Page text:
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K-Pop Fans Flood Dallas PD's App to Help Protect BLM Protesters

The Dallas police wanted footage of protesters breaking the law. Instead they got a bunch of K-pop fan videos.  Call the app K-popo?
The Dallas police wanted footage of protesters breaking the law. Instead they got a bunch of K-pop fan videos. Call the app K-popo? Melissa Hennings
click to enlarge The Dallas police wanted footage of protesters breaking the law. Instead they got a bunch of K-pop fan videos.  Call the app K-popo? - MELISSA HENNINGS
The Dallas police wanted footage of protesters breaking the law. Instead they got a bunch of K-pop fan videos. Call the app K-popo?
Melissa Hennings
Early Sunday morning, the Dallas Police Department's Twitter account tweeted for followers to download its iWatch Dallas app and share videos "of illegal activity from the protests."  The police are looking to arrest lawbreakers at weekend demonstrations decrying police violence against black people. The benefit of the app, according to the tweet, was the ability for informants to stay anonymous.

Within hours, people began retweeting the message and adding a request to send in "fancams," a term used to describe video edits made by zealous fans, aka "stans," that are focused on one band member during a group show — a popular trend among K-pop fans. Their aim was to flood the app with nonsense in order to distract the police from arresting anyone at a Black Lives Matter protest.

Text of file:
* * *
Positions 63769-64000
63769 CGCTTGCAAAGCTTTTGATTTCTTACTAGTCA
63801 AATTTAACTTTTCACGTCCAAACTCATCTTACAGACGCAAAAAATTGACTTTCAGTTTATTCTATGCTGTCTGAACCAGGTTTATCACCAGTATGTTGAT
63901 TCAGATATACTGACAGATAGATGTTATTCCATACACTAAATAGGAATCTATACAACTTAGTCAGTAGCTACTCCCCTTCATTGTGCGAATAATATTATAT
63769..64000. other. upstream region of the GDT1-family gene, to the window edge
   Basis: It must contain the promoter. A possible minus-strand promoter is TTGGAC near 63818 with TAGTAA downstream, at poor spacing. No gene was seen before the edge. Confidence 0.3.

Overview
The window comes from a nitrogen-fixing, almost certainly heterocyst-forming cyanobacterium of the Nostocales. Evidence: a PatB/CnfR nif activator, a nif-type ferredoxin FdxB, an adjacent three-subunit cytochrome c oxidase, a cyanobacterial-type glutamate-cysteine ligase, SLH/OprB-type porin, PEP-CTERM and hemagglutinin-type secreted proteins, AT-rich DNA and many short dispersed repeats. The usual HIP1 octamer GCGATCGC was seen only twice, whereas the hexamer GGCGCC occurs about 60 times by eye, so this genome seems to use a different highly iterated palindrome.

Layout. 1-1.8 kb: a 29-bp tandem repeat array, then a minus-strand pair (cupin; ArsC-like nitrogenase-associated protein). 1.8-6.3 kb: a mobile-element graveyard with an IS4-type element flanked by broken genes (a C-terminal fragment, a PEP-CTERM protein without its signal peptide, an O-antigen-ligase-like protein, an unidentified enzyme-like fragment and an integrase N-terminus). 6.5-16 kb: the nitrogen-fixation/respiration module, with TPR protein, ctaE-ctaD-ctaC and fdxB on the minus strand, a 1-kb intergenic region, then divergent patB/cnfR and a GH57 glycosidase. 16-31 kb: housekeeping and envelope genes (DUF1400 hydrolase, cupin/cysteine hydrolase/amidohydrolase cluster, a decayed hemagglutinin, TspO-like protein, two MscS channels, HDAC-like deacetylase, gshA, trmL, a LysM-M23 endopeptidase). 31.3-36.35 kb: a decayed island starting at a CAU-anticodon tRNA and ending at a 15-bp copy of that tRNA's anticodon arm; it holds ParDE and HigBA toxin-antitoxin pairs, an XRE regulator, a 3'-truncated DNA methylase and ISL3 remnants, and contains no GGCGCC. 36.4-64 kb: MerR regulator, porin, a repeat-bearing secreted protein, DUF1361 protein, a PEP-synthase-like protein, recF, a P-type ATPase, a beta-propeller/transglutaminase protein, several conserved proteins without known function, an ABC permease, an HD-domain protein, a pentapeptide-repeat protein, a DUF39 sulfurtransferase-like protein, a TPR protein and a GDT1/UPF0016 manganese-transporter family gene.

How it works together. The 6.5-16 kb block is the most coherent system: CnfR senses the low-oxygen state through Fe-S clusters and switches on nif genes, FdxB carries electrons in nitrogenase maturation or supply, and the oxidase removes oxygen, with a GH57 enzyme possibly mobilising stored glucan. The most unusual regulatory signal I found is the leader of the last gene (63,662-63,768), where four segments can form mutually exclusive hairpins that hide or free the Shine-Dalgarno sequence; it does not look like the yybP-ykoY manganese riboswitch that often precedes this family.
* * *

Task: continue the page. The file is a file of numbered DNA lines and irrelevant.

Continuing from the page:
Soon music stans began flooding the app with fancams and bad reviews, like "THIS APP GAVE ME A VIRUS!!!!!" or "Terrible cop app." As of late Sunday night, it had 516 reviews and an average score of 1.1 stars out of 5. DPD soon tweeted that the app was "down temporarily."

One K-pop fan, who wished to remain anonymous, wrote via Twitter DM, "Stan Twitter got together and sent in multiple fancam of KPop stars, memes and anime vids as well as left bad reviews on the App Store."


Late Sunday night, one user tweeted that everyone should delete the app because it's allowed to obtain users' personal information. But others argued it was "well worth it."


iWatch Dallas' privacy policy led to the website of the app's maker, a company called Zeteky, based in Houston. The privacy policy read that the software company collects information from users when they "register on our site, subscribe to a newsletter, fill out a form or enter information on our site."

K-pop fans originated the fancam tweet, and they often use it to distract users from a controversial tweet or move away from a tweet's original purpose, which only made the fancams ever more suited to distract police officers from any videos of illegal activities from BLM protesters.

DPD and Zeteky did not respond to our emails as of press time.
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Paige Skinner has written for the Dallas Observer since 2014.
Contact: Paige Skinner